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PART IV: THE RIGHTS AND RESPONSIBILITIES OF A PEDESTRIAN

In this next short part, we want to reiterate the importance of pedestrians' rights and responsibilities. We often think of pedestrians as only people who are on foot. But a pedestrian, according to CVC 467, is a person on foot, or who is using a means of transportation, other than a bicycle, that is propelled by human power (examples would be skateboards or in-line skates or non-motor scooters). The definition also includes any disabled person operating a self-propelled wheelchair, motorized tricycle or motorized quadricycle.

With this definition in mind, it is important for people in the above categories to realize that, even if they're on wheels, they fit the category of pedestrian if they're using the above devices. This goes for you, too, when you're not driving. Not only is it helpful for you, as a driver, to know what the law requires of pedestrians, but it is helpful for you as a pedestrian. Knowing these laws will help you to be a better pedestrian and more considerate of drivers when you're not behind the wheel.

According to the DMV, one in six traffic fatalities involves a pedestrian. Both pedestrians and drivers have responsibilities they must meet when interacting in close proximity. Below, we review rules for crosswalks, where pedestrians have the right of way. Please keep an eye out for them and stay out of their designated areas. Don't drive on the sidewalk, except to get to a driveway or alley.

The primary responsibility of a pedestrian is to cross at intersections and designated crosswalks. Sometimes, however, a crosswalk is not available. When there are no crosswalks, vehicles have the right of way. However, they should still be aware of pedestrians and, obviously, give them the right of way if they begin to cross the road! With this in mind, the pedestrian is responsible for using crosswalks or crossing only when it is safe to do so. There are certain areas where it is illegal for pedestrians to cross, according to the Vehicle Code: Pedestrians may not cross between two intersections controlled by traffic lights or police officers. They can be cited for "jaywalking."

Where there are no sidewalks outside of a business or residential district, pedestrians should walk close to the left hand side of the road, facing traffic. This makes them more visible to cars. As you can see, the rules regarding pedestrians are the result of the common-sense need to balance the highest priority of maintaining human life and limb, with the lesser - but still important - priority of helping traffic move efficiently. You are also allowed to walk close to the right hand side of the road if no crosswalks exists and crossing would be unsafe.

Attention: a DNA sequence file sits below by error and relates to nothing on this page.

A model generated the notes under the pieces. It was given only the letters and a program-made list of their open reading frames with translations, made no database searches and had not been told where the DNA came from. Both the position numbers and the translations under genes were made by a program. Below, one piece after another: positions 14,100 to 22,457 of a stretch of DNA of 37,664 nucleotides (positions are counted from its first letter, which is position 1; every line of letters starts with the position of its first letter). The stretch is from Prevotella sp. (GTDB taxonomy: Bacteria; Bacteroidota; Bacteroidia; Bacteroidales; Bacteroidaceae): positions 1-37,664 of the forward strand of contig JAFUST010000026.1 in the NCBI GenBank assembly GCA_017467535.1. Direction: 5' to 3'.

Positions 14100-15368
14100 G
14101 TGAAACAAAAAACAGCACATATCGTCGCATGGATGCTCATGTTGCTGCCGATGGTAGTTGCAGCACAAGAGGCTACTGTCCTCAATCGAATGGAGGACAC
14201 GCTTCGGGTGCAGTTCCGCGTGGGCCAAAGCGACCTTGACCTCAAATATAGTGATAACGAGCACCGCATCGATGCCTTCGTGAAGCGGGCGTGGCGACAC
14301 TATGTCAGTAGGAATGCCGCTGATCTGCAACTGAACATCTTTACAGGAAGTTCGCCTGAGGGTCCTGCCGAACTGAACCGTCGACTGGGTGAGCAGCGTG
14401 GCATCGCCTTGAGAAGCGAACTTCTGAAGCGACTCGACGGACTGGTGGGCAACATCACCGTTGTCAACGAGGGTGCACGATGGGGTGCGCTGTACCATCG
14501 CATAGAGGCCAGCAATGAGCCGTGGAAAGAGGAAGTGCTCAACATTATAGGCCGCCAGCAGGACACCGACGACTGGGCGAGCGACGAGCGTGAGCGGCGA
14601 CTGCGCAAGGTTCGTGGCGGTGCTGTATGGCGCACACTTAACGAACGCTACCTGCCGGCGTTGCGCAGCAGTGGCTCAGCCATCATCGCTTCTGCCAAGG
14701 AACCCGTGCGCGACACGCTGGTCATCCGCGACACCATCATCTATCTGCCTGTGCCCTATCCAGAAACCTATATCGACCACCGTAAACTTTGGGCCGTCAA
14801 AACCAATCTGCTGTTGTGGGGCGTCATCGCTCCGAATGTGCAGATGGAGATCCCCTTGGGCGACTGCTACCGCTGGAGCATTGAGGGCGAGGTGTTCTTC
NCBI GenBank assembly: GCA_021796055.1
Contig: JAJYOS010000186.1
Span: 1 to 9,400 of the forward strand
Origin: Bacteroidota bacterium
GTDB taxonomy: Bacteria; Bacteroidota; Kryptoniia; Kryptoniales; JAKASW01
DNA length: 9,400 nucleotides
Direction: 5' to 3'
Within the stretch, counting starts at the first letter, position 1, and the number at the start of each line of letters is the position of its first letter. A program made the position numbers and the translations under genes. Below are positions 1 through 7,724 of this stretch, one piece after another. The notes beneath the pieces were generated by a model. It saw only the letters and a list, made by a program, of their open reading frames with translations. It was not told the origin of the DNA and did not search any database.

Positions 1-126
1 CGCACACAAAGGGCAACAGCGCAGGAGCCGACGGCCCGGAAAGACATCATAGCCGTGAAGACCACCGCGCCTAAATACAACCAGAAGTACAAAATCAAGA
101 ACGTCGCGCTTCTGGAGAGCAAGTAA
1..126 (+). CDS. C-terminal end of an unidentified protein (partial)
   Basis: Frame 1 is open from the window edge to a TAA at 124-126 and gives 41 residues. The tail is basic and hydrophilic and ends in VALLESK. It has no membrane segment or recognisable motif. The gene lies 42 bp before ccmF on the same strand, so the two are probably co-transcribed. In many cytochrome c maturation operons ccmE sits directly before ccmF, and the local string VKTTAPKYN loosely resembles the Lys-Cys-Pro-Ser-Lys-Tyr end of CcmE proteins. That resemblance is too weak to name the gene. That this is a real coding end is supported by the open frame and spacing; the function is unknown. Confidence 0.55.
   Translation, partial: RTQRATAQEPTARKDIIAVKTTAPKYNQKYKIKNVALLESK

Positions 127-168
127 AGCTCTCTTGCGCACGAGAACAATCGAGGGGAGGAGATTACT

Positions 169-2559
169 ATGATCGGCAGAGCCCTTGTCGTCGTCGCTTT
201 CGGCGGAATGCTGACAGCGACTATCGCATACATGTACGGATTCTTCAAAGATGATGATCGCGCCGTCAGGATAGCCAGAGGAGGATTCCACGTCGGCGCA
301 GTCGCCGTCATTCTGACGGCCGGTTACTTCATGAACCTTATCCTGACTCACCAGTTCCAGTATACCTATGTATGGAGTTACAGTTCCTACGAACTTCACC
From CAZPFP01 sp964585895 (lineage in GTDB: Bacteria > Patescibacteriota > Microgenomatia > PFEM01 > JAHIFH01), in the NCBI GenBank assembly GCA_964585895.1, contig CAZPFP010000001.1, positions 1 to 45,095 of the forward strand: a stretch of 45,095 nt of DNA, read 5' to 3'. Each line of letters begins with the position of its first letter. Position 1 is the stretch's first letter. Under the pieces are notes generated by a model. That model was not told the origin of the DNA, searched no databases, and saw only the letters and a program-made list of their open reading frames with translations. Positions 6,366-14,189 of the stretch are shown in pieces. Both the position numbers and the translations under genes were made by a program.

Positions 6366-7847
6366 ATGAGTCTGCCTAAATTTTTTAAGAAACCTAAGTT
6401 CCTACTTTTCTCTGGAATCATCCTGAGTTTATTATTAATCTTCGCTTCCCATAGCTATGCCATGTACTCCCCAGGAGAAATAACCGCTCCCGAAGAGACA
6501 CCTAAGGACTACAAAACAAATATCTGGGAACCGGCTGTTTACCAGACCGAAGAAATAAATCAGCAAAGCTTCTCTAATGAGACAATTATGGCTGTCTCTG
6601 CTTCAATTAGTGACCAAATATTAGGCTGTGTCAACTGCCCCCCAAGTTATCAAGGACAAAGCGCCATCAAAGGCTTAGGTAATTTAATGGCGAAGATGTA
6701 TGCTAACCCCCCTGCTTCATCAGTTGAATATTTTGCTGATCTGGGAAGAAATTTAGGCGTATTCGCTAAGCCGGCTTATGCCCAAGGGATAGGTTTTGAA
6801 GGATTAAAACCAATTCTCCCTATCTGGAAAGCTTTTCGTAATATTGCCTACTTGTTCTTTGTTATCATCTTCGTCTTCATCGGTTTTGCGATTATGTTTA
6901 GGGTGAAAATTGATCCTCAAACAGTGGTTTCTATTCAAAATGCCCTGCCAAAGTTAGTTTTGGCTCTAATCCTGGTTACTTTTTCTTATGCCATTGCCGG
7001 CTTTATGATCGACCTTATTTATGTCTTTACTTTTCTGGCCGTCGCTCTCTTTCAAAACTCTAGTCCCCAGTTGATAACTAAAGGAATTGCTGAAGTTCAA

Blind Pedestrians
You must be prepared to interact with blind pedestrians when they cross the crosswalk or street. They must be given the right of way at all times. Here are some tips:
The white cane is the signal to tell you that a person is blind. CVC 21964 prohibits anyone who is not blind from using these canes.
Don't stop your car more than five feet from the crosswalk. The blind pedestrian might be depending on the sound of your car's motor to figure out where the crosswalk is, in relation to the vehicles. It helps to stop in the right place - with your bumper just a few inches from the edge of the crosswalk.
Don't give verbal directions to the pedestrian. They were doing fine a few minutes ago when they were walking and you were driving. Again, blind pedestrians use traffic sounds as a guide, so voices are an unnecessary addition to the mix.
Don't wait too long for the blind person to begin crossing the street. If he or she is standing on the sidewalk, takes a step back and pulls in the white cane, that's a definite sign the driver should go.
Don't turn right on red without looking forward first. This not only helps with blind pedestrians, but also those who might not be paying attention to cars because they assume they are clear to go.
Don't honk at a blind person; it just causes confusion and startles someone unnecessarily. Do we have to ask you how you'd feel?

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